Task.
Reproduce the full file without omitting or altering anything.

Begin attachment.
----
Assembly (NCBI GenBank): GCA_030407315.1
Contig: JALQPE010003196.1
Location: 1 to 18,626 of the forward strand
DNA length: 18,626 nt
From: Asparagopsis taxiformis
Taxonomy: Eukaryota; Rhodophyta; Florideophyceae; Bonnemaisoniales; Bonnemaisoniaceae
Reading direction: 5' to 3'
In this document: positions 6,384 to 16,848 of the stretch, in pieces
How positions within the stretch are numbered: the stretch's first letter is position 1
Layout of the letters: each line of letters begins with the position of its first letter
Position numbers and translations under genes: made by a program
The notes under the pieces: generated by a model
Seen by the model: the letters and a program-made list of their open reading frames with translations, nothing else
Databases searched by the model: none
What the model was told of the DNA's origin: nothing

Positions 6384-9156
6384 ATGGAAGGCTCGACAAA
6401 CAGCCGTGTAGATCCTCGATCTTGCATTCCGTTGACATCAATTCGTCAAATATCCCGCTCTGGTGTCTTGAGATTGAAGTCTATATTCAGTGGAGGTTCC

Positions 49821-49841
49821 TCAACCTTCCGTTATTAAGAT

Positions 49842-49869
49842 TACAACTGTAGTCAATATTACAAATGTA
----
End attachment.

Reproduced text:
Assembly (NCBI GenBank): GCA_030407315.1
Contig: JALQPE010003196.1
Location: 1 to 18,626 of the forward strand
DNA length: 18,626 nt
From: Asparagopsis taxiformis
Taxonomy: Eukaryota; Rhodophyta; Florideophyceae; Bonnemaisoniales; Bonnemaisoniaceae
Reading direction: 5' to 3'
In this document: positions 6,384 to 16,848 of the stretch, in pieces
How positions within the stretch are numbered: the stretch's first letter is position 1
Layout of the letters: each line of letters begins with the position of its first letter
Position numbers and translations under genes: made by a program
The notes under the pieces: generated by a model
Seen by the model: the letters and a program-made list of their open reading frames with translations, nothing else
Databases searched by the model: none
What the model was told of the DNA's origin: nothing

Positions 6384-9156
6384 ATGGAAGGCTCGACAAA
6401 CAGCCGTGTAGATCCTCGATCTTGCATTCCGTTGACATCAATTCGTCAAATATCCCGCTCTGGTGTCTTGAGATTGAAGTCTATATTCAGTGGAGGTTCC

Positions 49821-49841
49821 TCAACCTTCCGTTATTAAGAT

Positions 49842-49869
49842 TACAACTGTAGTCAATATTACAAATGTA